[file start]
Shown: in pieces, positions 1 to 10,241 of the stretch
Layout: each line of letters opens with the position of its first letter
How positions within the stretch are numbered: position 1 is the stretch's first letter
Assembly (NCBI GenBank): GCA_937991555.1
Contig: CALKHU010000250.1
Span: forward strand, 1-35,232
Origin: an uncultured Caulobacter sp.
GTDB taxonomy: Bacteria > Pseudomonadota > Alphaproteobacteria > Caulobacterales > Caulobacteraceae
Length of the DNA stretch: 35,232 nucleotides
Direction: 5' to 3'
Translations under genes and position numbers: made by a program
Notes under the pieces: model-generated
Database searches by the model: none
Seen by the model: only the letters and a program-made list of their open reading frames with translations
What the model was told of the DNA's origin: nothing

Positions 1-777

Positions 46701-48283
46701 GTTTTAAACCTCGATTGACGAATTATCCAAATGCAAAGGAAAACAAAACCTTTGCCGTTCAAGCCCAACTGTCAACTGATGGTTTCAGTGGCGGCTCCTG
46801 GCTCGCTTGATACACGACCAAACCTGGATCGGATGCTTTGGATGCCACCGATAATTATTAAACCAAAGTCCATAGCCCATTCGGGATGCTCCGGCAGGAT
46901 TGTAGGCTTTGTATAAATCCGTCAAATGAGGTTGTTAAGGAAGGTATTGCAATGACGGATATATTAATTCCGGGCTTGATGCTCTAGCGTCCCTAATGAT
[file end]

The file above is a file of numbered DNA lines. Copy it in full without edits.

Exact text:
Shown: in pieces, positions 1 to 10,241 of the stretch
Layout: each line of letters opens with the position of its first letter
How positions within the stretch are numbered: position 1 is the stretch's first letter
Assembly (NCBI GenBank): GCA_937991555.1
Contig: CALKHU010000250.1
Span: forward strand, 1-35,232
Origin: an uncultured Caulobacter sp.
GTDB taxonomy: Bacteria > Pseudomonadota > Alphaproteobacteria > Caulobacterales > Caulobacteraceae
Length of the DNA stretch: 35,232 nucleotides
Direction: 5' to 3'
Translations under genes and position numbers: made by a program
Notes under the pieces: model-generated
Database searches by the model: none
Seen by the model: only the letters and a program-made list of their open reading frames with translations
What the model was told of the DNA's origin: nothing

Positions 1-777

Positions 46701-48283
46701 GTTTTAAACCTCGATTGACGAATTATCCAAATGCAAAGGAAAACAAAACCTTTGCCGTTCAAGCCCAACTGTCAACTGATGGTTTCAGTGGCGGCTCCTG
46801 GCTCGCTTGATACACGACCAAACCTGGATCGGATGCTTTGGATGCCACCGATAATTATTAAACCAAAGTCCATAGCCCATTCGGGATGCTCCGGCAGGAT
46901 TGTAGGCTTTGTATAAATCCGTCAAATGAGGTTGTTAAGGAAGGTATTGCAATGACGGATATATTAATTCCGGGCTTGATGCTCTAGCGTCCCTAATGAT